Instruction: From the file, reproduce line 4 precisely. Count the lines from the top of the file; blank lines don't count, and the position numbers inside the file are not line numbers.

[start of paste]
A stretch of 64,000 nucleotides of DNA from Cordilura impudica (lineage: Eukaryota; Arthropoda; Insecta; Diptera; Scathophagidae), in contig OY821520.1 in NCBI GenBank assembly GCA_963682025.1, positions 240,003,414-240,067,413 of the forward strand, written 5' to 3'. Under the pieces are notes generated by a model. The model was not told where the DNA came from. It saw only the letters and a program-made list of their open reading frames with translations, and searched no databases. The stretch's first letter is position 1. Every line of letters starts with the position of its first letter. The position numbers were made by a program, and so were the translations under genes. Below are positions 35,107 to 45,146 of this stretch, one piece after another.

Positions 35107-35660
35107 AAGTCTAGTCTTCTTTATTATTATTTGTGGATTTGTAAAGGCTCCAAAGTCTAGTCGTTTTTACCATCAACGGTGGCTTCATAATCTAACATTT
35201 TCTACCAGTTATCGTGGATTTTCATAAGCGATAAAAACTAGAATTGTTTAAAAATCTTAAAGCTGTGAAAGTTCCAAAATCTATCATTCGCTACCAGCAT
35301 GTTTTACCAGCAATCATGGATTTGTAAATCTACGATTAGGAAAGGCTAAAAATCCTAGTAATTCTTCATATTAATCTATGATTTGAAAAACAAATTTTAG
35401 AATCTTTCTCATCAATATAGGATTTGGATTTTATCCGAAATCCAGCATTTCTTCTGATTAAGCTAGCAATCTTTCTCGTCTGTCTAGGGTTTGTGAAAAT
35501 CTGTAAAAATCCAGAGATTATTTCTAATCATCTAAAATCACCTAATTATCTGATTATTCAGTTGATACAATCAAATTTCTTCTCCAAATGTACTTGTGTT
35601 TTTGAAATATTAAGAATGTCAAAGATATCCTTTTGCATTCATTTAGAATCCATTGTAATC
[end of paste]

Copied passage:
35201 TCTACCAGTTATCGTGGATTTTCATAAGCGATAAAAACTAGAATTGTTTAAAAATCTTAAAGCTGTGAAAGTTCCAAAATCTATCATTCGCTACCAGCAT